Budgeting is considered a necessary and sometimes frustrating process. Here is a plan to be more effective in creating the guardrails for your ministry.
Deborah Ike · May 31, 2015
Step #3: Align the budget to your goals
This is the fun part of budgeting (yes, fun and budgeting can be in the same sentence). Hopefully, you’ve already led your team through a goal / visioning session for the year ahead. Now you get to assign dollars to those goals.
Step #4: Save for the unexpected
Sometimes we get wonderful, unexpected surprises like an opportunity to buy adjoining property to expand your ministry. There’s also the possibility for events like needing to replace the roof or an expensive piece of equipment breaking down. It’s wise to plan for both occurrences, so having a church savings account and budgeting for it is key to being a good steward.
- What are the savings goals for the church?
- Are you saving up for a renovation?
- Do you put money aside in case tithes decrease for a month or two?
Step #5: Involve your leadership team in the budgeting process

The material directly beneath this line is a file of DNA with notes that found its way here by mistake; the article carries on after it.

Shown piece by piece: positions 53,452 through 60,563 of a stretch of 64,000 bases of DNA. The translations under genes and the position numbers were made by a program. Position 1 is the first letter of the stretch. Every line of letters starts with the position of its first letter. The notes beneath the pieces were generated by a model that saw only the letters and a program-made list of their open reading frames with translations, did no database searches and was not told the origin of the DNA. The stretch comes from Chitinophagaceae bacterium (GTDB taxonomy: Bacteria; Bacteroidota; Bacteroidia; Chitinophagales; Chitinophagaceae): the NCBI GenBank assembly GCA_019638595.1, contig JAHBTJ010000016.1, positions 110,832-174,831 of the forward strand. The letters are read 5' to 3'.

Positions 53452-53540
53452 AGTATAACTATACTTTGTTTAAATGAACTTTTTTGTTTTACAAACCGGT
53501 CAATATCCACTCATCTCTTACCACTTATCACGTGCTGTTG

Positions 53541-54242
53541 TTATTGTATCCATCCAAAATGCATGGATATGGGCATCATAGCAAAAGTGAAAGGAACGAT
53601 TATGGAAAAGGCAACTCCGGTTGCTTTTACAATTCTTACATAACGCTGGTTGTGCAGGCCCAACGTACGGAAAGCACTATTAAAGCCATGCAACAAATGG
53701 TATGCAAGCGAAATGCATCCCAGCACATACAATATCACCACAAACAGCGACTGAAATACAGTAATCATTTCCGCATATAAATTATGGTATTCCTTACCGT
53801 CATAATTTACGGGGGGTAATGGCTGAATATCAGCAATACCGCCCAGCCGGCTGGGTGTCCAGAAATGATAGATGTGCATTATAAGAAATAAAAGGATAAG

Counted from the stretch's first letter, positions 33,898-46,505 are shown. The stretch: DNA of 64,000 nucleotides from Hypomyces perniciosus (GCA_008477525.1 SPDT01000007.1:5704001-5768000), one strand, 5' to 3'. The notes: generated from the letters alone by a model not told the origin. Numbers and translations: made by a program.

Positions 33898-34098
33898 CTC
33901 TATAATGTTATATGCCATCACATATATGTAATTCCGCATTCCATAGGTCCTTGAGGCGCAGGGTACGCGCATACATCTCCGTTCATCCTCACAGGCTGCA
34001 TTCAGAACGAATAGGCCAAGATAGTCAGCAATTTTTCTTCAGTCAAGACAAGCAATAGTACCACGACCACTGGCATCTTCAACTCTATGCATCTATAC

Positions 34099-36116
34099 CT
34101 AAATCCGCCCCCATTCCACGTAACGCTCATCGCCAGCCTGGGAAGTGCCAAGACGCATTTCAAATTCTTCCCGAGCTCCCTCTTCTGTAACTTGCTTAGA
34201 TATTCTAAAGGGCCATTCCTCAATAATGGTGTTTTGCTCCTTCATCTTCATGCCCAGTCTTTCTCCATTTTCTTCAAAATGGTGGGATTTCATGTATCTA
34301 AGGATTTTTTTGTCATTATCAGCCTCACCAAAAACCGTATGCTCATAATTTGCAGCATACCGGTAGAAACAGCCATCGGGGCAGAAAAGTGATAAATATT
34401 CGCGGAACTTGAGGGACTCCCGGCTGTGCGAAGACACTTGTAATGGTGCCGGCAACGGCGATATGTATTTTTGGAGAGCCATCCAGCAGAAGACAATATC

Whether you’re the Senior Pastor, Executive Pastor, Church Administrator, or have a CFO-type role, you shouldn’t create the budget by yourself. For one, you’re not going to have all the information necessary (nor should you have to). Also, it’s best when your ministry area leaders are responsible for submitting their budgets and discussing their rationale with you. The process of creating a budget will get them thinking about exactly how to make their goals a reality.
Once your annual goals are ready, discuss the budgeting process with your leadership team.
- Ask them to draft and submit an initial budget for their respective areas.
- Give them a deadline and setup one-on-one meetings with each leader to review the draft.
- Once they’ve made any agreed upon adjustments, bring the full team together to discuss budgets. Quick tip: Use wisdom in how you represent salaries as a budget item. It’s usually best to budget for the number of employees and at what level (manager, etc.) instead of by dollar amount for this type of meeting.